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Steve Wilks’ Head Coaching Debut Bigger Than A Dream

Steve Wilks will make his NFL head coaching debut on Sunday.
Steve Wilks will make his NFL head coaching debut on Sunday.

Steve Wilks’ career will crescendo on Sunday afternoon, when he roams the sideline at State Farm Stadium during the Cardinals’ regular season opener against the Redskins.

He is one of only 32 people on the planet that can currently lay claim to the title of NFL head coach, a fraternity so small that joining it naturally sounds like the culmination of a lifelong dream.

Wilks, though, cannot label his ascension as such. Twenty-three years ago, he never imagined something like this.

“Man, I was just trying to get through the day,” said Wilks, whose career began in 1995 as the defensive coordinator at Division II Johnson C. Smith University in Charlotte, North Carolina. “Particularly where I started, with so many limited resources. We didn’t have a lot. It could be anything from lining the field to washing the clothes. But I loved the game so much and I put a lot of time and passion into it.”

It wasn’t until 2004, when Wilks became an assistant under Tyrone Willingham at Notre Dame, that the expectations augmented.

“That’s when I really started seeing myself at this level,” Wilks said.

It’s been an impressive rise for Wilks, and he hopes his head coaching tenure gets off on the right foot against Washington. In order for that to happen, a revamped roster needs to play well.

Sam Bradford is the new starting quarterback, taking over for Carson Palmer, and his wide receiver core looks vastly different from a season ago. While the defense returns most of its stars, they will be playing in a new 4-3 base defensive scheme.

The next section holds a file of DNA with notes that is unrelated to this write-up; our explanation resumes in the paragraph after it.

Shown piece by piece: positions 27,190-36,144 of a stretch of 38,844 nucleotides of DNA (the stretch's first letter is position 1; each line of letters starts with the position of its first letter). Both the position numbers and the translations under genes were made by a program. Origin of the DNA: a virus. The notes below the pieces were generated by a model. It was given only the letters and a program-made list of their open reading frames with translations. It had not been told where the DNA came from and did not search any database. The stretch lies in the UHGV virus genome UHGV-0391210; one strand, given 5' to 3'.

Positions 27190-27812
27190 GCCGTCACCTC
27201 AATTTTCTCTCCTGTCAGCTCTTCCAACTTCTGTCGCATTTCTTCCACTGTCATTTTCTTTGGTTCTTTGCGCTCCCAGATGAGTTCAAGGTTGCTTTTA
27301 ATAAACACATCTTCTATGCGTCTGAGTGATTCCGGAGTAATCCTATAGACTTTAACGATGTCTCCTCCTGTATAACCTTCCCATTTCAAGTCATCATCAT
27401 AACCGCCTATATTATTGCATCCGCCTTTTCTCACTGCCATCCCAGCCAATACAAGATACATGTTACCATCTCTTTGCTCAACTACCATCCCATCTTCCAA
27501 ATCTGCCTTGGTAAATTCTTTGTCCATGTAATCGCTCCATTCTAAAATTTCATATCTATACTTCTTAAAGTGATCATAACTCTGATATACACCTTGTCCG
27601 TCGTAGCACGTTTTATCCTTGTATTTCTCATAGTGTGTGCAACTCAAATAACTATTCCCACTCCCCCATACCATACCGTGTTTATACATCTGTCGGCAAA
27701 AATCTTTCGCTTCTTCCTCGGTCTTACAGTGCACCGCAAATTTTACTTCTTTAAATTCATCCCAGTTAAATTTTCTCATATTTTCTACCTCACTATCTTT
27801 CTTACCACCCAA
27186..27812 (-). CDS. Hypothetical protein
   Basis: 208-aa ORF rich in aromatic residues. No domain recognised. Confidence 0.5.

Wide receiver Larry Fitzgerald is a familiar face, but he’s not sure what to expect as the season kicks off.

“There’s a lot of new,” Fitzgerald said. “It’s exciting any time you have some changes. It kind of makes you sharpen your resolve a bit. You’ve got to focus. I don’t want to say it was easy or anything (under Bruce Arians), but when you know what to expect and what your role is, you know. And now I don’t have any clue. I have no idea on Sunday what my role is going to be, if I’m going to get any balls. All this stuff is brand new. It’s exciting.”

There will be a lot of focus on the offense in 2018, as its efficiency will play a pivotal role in the team’s fortunes. Running back David Johnson is healthy again and primed to be the focal point, but how will that manifest? He’s dangerous carrying the ball but also as a receiver.

Fitzgerald is widely expected to be the top aerial target, but whom beyond him and Johnson will step up? Tight end Ricky Seals-Jones and wide receivers Christian Kirk and Chad Williams seem like the most likely candidates.

The Cardinals kept a lot under wraps in the exhibition slate and this will be the first time new offensive coordinator Mike McCoy enters a game with his full assortment of calls.

“It’s exciting, because there are so many things we don’t show in a preseason game,” McCoy said.

The Redskins won’t know what to expect from the Cardinals offense, and the converse is true. Washington has welcomed new quarterback Alex Smith, who takes the place of Kirk Cousins. Smith is more mobile than Cousins and gets the ball out quicker.

“We know he’s very, very smart with the football,” cornerback Patrick Peterson said. “We have to force him to hold the ball with our coverage and hopefully our front four can get there.”

This game is expected to be competitive, which means head coaching decisions could be crucial. Even though Wilks didn’t dream of this position at the outset of his coaching career, he’s looked fully prepared for the role since the moment he joined the Cardinals.

While Wilks readily acknowledges there will be a flood of emotions on Sunday, he is confident they won’t affect his performance.

“When you try to let it be more than what it is, I think it can overwhelm you,” Wilks said. “I don’t want that to happen. I want guys to look at me and understand and know as a leader that I’m under control, I have poise. And I want them to play that way as well.”

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